2. Appellants' remaining enumerations of error need not be addressed, as they involve matters unlikely to recur on retrial.
Judgment reversed. Birdsong, P. J., Pope, P. J., Andrews, Johnson, Blackburn and Ruffin, JJ., concur. Beasley, C. J., concurs specially. McMurray, P. J., dissents.
DECIDED MARCH 17, 1995.
Three rebuttal witnesses for the State were examined outside the presence of the defendants (and the jury), with only counsel present. Counsel for each of the three co-defendants on trial objected on the ground the defendants had a constitutional right to be present at all proceedings in the trial. The three witnesses were from the company at which co-defendant Aaron Hunter had testified he worked on the day and at the time of the incident on trial. They testified that Aaron Hunter did not work for the company and that the time sheet he presented was a forgery, thus rebutting his alibi. Two of them testified again, to the same effect, in the presence of defendants and the jury.
Appellant Hunter rests his argument on "the legal right of a person accused of crime in this State to be present at all stages of his trial." Wilson v. State, 212 Ga. 73, 74 ( 90 S.E.2d 557) (1955). It is derived from the 1983 Georgia Constitution, Art. I, Sec. I, Par. XII, which provides that "No person shall be deprived of the right to prosecute or defend, either in person or by an attorney, that person's own cause in any of the courts of this state." He cites, however, Paragraph XIV, which contains the confrontation clause.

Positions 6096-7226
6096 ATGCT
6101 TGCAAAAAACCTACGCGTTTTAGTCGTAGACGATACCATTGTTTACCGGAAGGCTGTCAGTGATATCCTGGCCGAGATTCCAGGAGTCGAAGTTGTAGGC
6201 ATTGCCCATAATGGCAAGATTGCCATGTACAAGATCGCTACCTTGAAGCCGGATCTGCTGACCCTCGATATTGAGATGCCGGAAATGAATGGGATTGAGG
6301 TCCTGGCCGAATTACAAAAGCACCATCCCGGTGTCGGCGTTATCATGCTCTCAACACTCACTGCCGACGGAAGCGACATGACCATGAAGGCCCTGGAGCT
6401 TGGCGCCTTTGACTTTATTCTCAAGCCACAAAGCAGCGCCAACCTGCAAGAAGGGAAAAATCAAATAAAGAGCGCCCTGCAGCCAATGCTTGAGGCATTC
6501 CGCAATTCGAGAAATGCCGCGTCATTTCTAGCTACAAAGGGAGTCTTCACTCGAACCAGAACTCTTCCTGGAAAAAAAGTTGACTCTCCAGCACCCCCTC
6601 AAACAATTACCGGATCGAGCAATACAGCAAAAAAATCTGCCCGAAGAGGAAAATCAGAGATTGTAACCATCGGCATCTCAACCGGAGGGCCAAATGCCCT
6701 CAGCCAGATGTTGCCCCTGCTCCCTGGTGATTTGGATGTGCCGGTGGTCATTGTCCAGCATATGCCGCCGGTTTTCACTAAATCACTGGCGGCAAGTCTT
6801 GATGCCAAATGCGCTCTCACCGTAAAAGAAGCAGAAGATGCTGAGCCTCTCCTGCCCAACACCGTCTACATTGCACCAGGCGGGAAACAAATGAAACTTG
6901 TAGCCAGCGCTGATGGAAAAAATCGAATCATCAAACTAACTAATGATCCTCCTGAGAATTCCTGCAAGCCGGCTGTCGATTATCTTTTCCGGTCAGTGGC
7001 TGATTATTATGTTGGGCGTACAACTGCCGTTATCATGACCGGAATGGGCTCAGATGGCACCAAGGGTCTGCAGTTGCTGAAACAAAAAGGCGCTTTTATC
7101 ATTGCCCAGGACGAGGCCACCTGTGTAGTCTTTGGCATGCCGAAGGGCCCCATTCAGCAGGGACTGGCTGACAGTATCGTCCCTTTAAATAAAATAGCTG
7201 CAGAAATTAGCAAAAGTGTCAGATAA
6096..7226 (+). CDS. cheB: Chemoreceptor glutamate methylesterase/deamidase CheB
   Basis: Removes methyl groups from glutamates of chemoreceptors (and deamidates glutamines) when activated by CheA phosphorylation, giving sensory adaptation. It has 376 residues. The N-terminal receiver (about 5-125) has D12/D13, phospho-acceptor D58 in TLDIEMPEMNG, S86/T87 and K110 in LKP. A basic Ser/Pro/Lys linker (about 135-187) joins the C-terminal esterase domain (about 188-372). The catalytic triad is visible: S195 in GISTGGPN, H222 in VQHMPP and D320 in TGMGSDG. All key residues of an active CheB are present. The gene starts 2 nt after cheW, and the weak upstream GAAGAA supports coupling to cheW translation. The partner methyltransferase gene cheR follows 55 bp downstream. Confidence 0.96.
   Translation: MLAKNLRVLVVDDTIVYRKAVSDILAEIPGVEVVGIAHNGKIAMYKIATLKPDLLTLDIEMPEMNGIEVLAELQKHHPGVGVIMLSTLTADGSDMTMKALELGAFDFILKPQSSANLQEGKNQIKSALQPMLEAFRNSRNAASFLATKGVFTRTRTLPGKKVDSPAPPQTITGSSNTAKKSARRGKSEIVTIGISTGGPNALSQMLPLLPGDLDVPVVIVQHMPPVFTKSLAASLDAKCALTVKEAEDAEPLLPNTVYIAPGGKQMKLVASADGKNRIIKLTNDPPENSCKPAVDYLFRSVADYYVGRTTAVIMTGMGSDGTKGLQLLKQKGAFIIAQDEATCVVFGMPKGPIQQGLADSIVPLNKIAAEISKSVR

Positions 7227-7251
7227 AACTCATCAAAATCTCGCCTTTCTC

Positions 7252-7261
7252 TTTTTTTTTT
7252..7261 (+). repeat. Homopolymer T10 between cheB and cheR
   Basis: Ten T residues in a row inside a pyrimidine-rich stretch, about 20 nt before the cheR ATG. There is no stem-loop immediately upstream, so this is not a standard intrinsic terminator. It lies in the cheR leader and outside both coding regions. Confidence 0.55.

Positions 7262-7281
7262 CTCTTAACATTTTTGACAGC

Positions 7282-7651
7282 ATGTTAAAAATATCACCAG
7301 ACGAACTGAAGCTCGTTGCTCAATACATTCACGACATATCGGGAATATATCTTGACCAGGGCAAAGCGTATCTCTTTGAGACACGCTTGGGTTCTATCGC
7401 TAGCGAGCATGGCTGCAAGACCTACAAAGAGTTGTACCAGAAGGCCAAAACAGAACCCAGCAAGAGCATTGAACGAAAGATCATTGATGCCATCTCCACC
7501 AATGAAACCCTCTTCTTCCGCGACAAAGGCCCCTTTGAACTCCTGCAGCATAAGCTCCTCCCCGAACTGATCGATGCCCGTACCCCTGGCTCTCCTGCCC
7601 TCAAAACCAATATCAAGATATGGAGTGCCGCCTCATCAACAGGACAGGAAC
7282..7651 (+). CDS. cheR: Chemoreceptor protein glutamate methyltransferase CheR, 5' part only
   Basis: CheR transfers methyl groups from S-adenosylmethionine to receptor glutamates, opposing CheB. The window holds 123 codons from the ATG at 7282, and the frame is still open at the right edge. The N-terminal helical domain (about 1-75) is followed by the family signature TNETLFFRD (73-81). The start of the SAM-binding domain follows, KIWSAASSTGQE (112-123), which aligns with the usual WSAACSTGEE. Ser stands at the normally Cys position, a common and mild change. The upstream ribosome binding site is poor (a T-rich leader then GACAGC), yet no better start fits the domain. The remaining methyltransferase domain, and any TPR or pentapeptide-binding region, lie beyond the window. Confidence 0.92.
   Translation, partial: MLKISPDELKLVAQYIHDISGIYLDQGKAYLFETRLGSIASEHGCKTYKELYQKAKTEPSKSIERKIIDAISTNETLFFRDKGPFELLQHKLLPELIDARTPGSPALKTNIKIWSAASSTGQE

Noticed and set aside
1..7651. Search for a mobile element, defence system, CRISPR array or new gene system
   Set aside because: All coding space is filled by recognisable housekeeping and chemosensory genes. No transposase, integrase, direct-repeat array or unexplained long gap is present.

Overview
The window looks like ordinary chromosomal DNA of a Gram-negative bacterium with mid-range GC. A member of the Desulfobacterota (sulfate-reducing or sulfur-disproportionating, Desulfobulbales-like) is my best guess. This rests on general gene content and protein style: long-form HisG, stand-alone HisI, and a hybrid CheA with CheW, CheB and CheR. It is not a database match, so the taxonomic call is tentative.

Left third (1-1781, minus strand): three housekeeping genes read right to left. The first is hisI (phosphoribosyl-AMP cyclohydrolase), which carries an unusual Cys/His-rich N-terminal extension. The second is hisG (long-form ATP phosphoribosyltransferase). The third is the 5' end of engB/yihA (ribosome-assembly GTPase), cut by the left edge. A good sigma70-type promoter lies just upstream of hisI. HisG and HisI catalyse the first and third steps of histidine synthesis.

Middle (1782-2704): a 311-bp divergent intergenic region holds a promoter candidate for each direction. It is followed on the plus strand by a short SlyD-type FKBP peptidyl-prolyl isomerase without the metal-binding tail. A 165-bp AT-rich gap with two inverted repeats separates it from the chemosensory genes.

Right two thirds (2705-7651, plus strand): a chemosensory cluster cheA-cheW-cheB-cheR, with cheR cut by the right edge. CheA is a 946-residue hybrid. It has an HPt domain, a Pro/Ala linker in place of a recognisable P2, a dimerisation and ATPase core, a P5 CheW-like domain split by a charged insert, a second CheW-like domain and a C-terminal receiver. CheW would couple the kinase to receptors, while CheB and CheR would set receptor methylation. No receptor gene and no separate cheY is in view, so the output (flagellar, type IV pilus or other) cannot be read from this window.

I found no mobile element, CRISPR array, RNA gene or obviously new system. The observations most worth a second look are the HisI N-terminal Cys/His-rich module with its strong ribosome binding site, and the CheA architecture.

Appellant Perry rests his argument in support of the right to be present at every stage on what he terms the confrontation clauses of the Georgia and United States Constitutions, citing Paragraph XII of the Georgia Bill of Rights and the federal Sixth Amendment. Federal constitutional law need not be decided in this case because there is an adequate state constitutional remedy. It lies in Paragraph XII, but probably not in Paragraph XIV.
The three witnesses at issue were not witnesses against either appellant but rather against their co-defendant. Although defendants were not present when they were first examined out of the jury's presence due to some professed fear, two of them were examined and cross-examined when the jury and defendants returned to the courtroom and the third was not called. Thus they fully confronted those witnesses who testified in front of the jury, which witnesses were not witnesses against either of them. Appellant Aaron Perry's counsel did not even conduct any cross-examination. Carlton Hunter did not present an alibi. Aaron Hunter presented his alibi, that he was at work, through his own testimony. Aaron Perry presented his alibi, that he was at the dentist's office, through the dentist.
Even though the witnesses' testimony did not relate directly to either of these two appellants but only to the alibi presented by their co-defendant Aaron Hunter for himself alone, the involuntary absence of appellants during their preliminary testimony constituted a clear violation of their right to be present at all stages of their trial. It goes back at least to Georgia's first constitution, that of 1777, Article LVIII. I cannot conclude that, because the witnesses did not testify against them, there was harmless error. It is impossible to discern whether the undermining of their co-defendant's alibi infected their own defenses as well. More importantly, it has long been the law that no injury need be shown. Wade v. State, 12 Ga. 25, 28 (2) (1852).
Walter McElreath, A Treatise of the Constitution of Georgia, p. 240, The Harrison Co., 1912.
For these reasons, I agree that a new trial is necessary.